Impact of Clinical Decision Support on Antibiotic Prescribing for Acute Respiratory Infections: a Cluster Randomized Implementation Trial

  • Authors
  • Catherine Dinh-Le
  • David A. Feldstein
  • Devin M. Mann
  • Joseph Palmisano
  • Lauren McCullagh
  • Linda Park
  • Paul Smith
  • Rachel Hess
  • Rebecca Mishuris
  • Safiya Richardson
  • Sara Kuppin Chokshi
  • Simon Jones
  • Thomas McGinn
  • Published
  • J Gen Intern Med

Abstract

Background

Clinical decision support (CDS) is a promising tool for reducing antibiotic prescribing for acute respiratory infections (ARIs).

Objective

To assess the impact of previously effective CDS on antibiotic-prescribing rates for ARIs when adapted and implemented in diverse primary care settings.

Design

Cluster randomized clinical trial (RCT) implementing a CDS tool designed to guide evidence-based evaluation and treatment of streptococcal pharyngitis and pneumonia.

Setting

Two large academic health system primary care networks with a mix of providers.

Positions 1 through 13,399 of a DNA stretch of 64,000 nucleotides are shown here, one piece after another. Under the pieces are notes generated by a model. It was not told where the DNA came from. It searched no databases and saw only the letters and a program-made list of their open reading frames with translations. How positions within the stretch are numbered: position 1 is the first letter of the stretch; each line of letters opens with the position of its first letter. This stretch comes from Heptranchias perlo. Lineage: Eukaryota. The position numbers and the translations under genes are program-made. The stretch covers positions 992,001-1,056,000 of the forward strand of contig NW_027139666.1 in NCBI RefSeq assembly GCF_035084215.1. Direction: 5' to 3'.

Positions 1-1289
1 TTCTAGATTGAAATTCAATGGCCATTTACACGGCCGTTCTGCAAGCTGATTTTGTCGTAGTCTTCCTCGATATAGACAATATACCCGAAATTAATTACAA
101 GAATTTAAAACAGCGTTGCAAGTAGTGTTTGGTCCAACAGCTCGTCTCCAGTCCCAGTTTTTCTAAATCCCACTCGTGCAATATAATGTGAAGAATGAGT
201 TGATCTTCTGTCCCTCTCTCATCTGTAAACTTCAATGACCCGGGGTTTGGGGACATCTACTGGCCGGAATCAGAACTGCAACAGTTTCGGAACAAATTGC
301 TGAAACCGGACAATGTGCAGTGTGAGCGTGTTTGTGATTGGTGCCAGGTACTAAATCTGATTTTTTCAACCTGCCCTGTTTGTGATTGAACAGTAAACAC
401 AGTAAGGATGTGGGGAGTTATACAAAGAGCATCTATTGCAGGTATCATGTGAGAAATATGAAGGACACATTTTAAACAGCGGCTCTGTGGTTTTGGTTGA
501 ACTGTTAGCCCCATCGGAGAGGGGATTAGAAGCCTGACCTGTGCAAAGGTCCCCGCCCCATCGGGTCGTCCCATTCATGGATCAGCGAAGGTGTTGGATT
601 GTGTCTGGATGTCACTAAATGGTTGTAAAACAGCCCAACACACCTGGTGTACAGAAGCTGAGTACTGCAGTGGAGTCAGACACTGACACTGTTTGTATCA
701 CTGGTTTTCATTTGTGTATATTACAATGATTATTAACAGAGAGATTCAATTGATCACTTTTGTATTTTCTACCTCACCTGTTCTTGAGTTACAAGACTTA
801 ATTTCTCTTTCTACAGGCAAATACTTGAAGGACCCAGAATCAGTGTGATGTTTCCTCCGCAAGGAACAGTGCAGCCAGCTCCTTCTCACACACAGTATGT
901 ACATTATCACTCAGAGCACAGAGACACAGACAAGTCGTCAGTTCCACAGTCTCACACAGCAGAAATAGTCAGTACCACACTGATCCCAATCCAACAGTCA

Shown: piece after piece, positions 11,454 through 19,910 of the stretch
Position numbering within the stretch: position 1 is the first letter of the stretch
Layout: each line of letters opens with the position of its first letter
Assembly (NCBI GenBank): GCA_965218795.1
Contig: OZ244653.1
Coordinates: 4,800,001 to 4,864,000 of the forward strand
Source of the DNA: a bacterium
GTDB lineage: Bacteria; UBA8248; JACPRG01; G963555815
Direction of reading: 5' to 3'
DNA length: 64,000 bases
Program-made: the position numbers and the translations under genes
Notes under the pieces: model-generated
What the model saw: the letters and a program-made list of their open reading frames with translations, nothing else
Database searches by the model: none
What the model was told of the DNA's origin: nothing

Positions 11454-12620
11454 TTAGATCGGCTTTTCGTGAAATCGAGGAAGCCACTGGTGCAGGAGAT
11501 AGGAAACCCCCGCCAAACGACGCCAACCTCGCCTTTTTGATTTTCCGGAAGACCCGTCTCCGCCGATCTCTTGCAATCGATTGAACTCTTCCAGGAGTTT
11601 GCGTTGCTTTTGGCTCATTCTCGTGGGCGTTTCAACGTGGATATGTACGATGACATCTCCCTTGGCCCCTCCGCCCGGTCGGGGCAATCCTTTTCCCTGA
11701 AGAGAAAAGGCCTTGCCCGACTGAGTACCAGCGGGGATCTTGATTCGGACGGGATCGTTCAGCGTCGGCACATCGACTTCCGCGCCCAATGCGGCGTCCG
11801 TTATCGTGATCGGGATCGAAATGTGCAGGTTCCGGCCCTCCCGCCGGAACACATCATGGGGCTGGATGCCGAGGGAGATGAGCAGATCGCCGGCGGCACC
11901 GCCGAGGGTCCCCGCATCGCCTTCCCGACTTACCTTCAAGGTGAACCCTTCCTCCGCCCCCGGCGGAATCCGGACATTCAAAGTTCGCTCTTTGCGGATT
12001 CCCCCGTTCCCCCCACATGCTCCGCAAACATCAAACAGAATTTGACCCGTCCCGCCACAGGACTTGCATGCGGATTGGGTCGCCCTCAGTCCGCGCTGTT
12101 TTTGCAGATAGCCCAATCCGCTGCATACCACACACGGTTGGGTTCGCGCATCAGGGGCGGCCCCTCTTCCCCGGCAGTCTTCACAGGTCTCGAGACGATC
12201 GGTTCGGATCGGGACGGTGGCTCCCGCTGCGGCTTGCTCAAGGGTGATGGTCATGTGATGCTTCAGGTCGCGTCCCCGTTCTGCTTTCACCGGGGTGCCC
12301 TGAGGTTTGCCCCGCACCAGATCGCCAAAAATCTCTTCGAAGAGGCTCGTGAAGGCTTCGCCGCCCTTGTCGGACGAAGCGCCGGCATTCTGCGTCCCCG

Participants

All primary care practices within each health system were invited. All providers within participating clinic were considered a participant. Practices were randomized selection to a control or intervention group.

Interventions

Intervention practice providers had access to an integrated clinical prediction rule (iCPR) system designed to determine the risk of bacterial infection from reason for visit of sore throat, cough, or upper respiratory infection and guide evidence-based evaluation and treatment.

Main outcome(s)

Change in overall antibiotic prescription rates.

Measure(s)

Frequency, rates, and type of antibiotics prescribed in intervention and controls groups.

Results

33 primary care practices participated with 541 providers and 100,573 patient visits. Intervention providers completed the tool in 6.9% of eligible visits. Antibiotics were prescribed in 35% and 36% of intervention and control visits, respectively, showing no statistically significant difference. There were also no differences in rates of orders for rapid streptococcal tests (RR, 0.94; P = 0.11) or chest X-rays (RR, 1.01; P = 0.999) between groups.

Conclusions

The iCPR tool was not effective in reducing antibiotic prescription rates for upper respiratory infections in diverse primary care settings. This has implications for the generalizability of CDS tools as they are adapted to heterogeneous clinical contexts.

  • Keywords
  • Clinical Decision Support
  • Health Informatics
  • Provider Adoption
  • Usability
  • usability-centered design